By Vamien McKalin | May 04, 2012 12:59 PM EDT
Apple iPhone 5 rumors are circling the blogosphere yet again, some of which we have already heard before, and quite a lot for that matter. It is long rumored that Apple plans to drastically change the design of the iPhone 5 by making the display bigger and the body thinner and sexier. The boys over at iLounge got hold of similar information with some new stuff here and there to boot.
According to iLounge Jeremy Horwitz, the new iPhone will come packed with a bigger 4-inch display, bigger body, and an all new aspect ratio. The latter is surprising because Apple doesn't usually change its aspect ratio, but then again, the first iPhone was released back in 2007 and since then as future devices saw little change from the original design, perhaps it's time for a change and change is good.
It is also said the new iPhone will be thinner than the iPhone 4 and 4S despite the bigger display, which in turn might require a bigger battery, more so if Apple plans to include LTE in the device. Apple also plans to ditch the glass at the back and replace it with metal, something Apple fans have been demanding for a long time. Furthermore, it will be flat and lacking curves. Hopefully the lack of curves will still give it a sexy hot look of a super model that will turn heads.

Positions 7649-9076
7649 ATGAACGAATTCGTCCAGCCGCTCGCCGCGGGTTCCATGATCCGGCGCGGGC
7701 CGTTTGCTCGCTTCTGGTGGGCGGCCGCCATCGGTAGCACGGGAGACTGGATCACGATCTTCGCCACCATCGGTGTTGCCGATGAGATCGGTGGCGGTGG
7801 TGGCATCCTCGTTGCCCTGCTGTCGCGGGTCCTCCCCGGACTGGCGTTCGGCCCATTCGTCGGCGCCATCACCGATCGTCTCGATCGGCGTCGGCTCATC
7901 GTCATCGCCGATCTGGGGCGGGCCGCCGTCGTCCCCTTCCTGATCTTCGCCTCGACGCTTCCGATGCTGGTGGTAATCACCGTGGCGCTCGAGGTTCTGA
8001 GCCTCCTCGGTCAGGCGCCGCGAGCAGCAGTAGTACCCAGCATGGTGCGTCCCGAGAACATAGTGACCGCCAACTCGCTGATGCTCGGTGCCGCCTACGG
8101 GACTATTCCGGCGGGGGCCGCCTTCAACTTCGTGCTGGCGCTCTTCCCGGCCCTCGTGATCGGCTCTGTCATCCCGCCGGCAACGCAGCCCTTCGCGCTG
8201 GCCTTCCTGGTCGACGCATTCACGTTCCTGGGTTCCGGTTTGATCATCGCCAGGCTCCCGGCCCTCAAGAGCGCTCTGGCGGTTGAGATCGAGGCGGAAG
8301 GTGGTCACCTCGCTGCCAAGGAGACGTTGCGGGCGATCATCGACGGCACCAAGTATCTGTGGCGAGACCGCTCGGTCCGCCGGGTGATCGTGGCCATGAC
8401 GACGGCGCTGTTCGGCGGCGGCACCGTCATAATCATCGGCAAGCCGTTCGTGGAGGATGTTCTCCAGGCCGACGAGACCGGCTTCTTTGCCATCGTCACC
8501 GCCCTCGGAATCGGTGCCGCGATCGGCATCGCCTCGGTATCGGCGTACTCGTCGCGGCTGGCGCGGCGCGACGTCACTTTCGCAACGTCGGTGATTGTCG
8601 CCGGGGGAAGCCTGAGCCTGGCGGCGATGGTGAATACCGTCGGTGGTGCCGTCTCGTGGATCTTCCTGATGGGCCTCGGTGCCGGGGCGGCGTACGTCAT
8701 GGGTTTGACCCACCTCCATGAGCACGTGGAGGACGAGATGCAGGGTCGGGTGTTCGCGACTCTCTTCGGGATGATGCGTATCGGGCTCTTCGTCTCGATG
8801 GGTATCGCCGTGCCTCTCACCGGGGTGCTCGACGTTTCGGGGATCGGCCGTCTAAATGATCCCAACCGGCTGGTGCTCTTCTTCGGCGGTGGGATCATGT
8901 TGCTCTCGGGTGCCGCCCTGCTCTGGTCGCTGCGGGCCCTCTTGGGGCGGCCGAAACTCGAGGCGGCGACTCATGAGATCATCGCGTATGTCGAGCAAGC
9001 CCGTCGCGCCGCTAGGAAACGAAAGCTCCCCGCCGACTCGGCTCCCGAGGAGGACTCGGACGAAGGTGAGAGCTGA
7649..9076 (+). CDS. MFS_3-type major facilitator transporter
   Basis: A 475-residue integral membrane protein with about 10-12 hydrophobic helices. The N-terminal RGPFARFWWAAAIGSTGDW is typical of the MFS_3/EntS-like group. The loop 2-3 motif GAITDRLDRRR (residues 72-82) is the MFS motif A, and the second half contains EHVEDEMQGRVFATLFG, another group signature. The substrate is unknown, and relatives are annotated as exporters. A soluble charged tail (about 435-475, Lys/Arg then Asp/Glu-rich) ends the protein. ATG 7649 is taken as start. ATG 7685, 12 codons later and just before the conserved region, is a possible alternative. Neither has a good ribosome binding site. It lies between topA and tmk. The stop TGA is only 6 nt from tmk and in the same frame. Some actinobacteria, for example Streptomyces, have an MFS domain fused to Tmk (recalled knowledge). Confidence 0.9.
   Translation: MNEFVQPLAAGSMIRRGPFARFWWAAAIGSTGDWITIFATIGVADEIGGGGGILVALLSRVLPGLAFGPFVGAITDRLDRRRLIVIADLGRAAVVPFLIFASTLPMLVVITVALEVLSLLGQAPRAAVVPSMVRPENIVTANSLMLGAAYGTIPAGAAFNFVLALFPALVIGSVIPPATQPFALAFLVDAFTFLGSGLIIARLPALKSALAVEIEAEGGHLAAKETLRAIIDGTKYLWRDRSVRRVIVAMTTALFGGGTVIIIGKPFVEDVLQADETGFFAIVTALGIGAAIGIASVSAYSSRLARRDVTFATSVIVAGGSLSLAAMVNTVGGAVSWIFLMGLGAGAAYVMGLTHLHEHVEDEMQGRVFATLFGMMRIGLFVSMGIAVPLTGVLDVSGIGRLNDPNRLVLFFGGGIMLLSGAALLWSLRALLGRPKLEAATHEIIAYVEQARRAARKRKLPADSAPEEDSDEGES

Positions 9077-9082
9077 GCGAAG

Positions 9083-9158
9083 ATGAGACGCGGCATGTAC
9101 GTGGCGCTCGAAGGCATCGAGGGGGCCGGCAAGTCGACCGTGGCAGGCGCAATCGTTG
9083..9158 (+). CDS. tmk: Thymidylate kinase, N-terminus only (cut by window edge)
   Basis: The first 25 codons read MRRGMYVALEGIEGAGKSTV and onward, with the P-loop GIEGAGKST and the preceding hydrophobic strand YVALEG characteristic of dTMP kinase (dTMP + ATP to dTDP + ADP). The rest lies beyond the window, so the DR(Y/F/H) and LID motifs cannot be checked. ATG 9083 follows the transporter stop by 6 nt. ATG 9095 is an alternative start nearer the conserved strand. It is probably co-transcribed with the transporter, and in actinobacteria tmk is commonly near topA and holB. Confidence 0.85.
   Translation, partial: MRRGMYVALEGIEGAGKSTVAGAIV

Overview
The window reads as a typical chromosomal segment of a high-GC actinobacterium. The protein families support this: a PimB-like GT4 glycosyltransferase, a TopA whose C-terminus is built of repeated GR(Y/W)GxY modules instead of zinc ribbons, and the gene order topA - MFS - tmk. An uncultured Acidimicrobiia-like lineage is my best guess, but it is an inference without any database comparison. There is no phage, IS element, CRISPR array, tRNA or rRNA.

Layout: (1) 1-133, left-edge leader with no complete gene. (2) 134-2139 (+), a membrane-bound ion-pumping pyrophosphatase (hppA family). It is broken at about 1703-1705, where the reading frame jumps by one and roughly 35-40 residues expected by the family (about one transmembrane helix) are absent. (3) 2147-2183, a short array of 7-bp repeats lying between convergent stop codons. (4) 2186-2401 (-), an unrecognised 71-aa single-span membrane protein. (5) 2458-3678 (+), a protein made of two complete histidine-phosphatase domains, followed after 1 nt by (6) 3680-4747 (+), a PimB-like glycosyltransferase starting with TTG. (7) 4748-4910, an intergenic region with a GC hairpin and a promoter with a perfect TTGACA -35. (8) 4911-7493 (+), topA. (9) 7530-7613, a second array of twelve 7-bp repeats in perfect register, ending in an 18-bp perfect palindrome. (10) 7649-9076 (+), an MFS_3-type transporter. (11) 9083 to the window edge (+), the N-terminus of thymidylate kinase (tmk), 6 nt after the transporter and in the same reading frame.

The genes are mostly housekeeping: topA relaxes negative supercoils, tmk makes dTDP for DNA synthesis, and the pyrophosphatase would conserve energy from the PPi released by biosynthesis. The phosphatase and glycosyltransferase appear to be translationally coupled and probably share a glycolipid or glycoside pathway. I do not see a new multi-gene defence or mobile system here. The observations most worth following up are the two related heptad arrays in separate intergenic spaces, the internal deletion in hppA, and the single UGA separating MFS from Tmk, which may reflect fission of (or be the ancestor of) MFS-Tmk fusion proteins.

"Apple will make one major change to the rear casing, adding a metal panel to the central back of the new iPhone. This panel will be flat, not curved, and metal, not ceramic," says Jeremy Horwitz.
The display, which is probably the biggest and most important change here, will feature Gorilla Glass 2 tech, but not fully. The same can be said for the back of the device, though only parts of the back will be Gorilla Glass since certain aspects will be metal (you can tell by iLounge's mockup of what the iPhone 5 might look like).
Moreover, because of the new thin design, Apple may be forced to do away with its current dock connector. The company, according to rumors, is working on a smaller connector for the new iPhone, one that is expected to replace the older dock connector on all future devices and not just the new iPhone.
(reported by Vamien McKalin, edited by Dave Clark)
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